It is always best to consult your doctor before deciding to use any chemicals when pregnant. As far as coloring your hair, there are mixed opinions on if you should or shouldn't do it. There simply isn't enough research to come to a conclusive answer.
Generally, doctors advise against any colors or dyes during the first trimester since the baby is much more sensitive during this time. After that, you can color your hair like normal!
Is there a Safe Way to Color Hair while Pregnant?
There's little to no evidence that the dye will directly harm your baby. While there are pores in the scalp that can absorb the dye, there's not much of a chance of these chemicals can reach your baby.
To be cautious, you can ask for your stylist to use dyes that don't contain little to no ammonia. You can also request for them to use an off the scalp technique. This will minimize the risk of any adverse reactions to the dye.
Be mindful that dyes can trigger allergic reactions or irritate the skin. Pregnancy changes the way your body reacts to certain things, so even if you have tried a specific dye before, it can still cause a reaction. To limit any negative reaction, you can do a skin test patch. Place some of the dye on part of your skin and let it sit for a while to see if your body reacts. If it doesn't, then you are safe to color your hair!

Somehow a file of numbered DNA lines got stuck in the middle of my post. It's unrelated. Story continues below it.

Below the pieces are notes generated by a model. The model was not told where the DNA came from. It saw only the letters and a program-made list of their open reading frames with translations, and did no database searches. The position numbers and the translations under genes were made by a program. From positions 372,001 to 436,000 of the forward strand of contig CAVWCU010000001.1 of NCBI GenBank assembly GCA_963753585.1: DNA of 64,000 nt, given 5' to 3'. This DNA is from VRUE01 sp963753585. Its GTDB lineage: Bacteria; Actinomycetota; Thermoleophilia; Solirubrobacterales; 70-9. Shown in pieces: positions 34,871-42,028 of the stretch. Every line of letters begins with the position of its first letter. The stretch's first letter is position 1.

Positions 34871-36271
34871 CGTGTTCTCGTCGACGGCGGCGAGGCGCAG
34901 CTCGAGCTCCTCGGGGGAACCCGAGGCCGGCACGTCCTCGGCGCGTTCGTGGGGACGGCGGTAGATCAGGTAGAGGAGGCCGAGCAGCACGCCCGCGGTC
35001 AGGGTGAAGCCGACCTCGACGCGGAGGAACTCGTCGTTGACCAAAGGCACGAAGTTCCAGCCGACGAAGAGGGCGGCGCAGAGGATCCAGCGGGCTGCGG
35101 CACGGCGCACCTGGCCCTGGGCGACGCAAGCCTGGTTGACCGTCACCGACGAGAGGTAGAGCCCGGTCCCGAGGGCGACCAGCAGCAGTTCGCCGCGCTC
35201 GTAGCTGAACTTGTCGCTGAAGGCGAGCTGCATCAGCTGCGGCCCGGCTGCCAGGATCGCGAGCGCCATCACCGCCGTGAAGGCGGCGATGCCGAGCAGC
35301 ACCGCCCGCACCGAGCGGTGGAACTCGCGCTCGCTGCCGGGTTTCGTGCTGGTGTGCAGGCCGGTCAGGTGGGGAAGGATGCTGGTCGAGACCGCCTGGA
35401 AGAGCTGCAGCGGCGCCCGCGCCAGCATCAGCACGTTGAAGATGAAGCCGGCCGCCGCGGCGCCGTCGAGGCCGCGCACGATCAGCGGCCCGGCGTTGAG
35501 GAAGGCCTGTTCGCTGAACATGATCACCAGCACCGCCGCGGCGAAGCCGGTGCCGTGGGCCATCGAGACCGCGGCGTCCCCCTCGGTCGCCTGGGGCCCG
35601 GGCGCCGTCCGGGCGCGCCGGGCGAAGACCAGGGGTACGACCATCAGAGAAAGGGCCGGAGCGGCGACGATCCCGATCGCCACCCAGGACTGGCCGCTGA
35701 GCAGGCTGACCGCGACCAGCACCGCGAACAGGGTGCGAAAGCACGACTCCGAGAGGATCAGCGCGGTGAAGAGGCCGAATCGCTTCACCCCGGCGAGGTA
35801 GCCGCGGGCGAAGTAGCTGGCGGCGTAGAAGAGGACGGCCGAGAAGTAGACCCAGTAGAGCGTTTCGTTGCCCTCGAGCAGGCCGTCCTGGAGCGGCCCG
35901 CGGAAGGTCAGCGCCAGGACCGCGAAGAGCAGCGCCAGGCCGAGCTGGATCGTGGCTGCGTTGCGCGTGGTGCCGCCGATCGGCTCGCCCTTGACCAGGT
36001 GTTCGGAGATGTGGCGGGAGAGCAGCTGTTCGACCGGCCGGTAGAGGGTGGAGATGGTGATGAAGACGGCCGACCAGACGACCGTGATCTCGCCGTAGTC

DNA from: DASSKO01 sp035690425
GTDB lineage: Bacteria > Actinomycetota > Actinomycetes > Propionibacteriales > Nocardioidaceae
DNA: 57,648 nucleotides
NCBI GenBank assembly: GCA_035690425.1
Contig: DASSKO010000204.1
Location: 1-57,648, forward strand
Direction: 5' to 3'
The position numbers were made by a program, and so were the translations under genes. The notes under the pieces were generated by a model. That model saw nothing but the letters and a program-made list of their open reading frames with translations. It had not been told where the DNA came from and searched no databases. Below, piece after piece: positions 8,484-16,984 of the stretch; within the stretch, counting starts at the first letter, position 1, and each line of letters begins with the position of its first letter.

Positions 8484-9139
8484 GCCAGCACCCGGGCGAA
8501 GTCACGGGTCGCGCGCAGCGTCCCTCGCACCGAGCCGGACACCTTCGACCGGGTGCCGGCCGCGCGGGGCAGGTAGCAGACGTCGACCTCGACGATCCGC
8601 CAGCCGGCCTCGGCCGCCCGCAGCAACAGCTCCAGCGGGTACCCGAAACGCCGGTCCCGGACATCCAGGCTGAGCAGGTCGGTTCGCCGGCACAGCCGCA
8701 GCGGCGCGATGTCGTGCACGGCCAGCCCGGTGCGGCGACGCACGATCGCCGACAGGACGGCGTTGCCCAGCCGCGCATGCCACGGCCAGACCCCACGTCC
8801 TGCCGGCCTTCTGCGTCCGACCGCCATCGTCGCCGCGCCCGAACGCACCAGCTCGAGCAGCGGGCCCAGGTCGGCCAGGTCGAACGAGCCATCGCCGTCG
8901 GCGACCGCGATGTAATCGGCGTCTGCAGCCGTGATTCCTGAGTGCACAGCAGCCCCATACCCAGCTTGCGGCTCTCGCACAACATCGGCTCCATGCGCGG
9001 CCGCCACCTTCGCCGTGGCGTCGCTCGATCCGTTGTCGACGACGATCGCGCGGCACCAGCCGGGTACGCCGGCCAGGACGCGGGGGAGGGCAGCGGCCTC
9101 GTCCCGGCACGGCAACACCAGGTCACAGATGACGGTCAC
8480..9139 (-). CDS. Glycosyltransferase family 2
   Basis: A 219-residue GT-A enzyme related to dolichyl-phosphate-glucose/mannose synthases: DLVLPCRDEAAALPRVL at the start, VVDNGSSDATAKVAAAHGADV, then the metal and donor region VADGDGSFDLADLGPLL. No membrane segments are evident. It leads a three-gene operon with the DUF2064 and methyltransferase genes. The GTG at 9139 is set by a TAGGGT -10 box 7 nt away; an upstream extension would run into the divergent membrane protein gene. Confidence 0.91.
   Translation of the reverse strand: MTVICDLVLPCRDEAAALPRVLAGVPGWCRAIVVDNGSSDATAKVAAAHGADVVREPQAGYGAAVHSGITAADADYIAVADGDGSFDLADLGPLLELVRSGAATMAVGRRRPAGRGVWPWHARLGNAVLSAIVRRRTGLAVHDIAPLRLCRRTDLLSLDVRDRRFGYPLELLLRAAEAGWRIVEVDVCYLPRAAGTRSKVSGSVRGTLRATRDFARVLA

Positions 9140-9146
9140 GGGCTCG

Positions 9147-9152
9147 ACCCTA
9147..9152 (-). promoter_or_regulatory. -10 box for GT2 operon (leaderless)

Is it Safe to Use Hair Relaxer during Pregnancy?
Similar to dyes, there is no definitive research that using relaxers while pregnant will harm your baby. With so many relaxers containing harmful chemicals like formaldehyde, it's best to err on the side of caution and let your natural hair shine.
As always, consult with your OBGYN before making a decision to use a relaxer or not. They may be able to recommend one that they deem safe.
How Can I Take Care of My Hair During Pregnancy?
During pregnancy, it can be difficult to have to style your hair often. You can become tired easily or don't feel like putting in the time to maintain your hair. Luckily, with the right protective style, you can have beautiful and well-kept hair without the hassle of styling often. Here are some styles we recommend:
- Box braids
- Crochet braids
- Pineapple bun
- Twists (two-strand, kinky, etc)
- Wash-n- go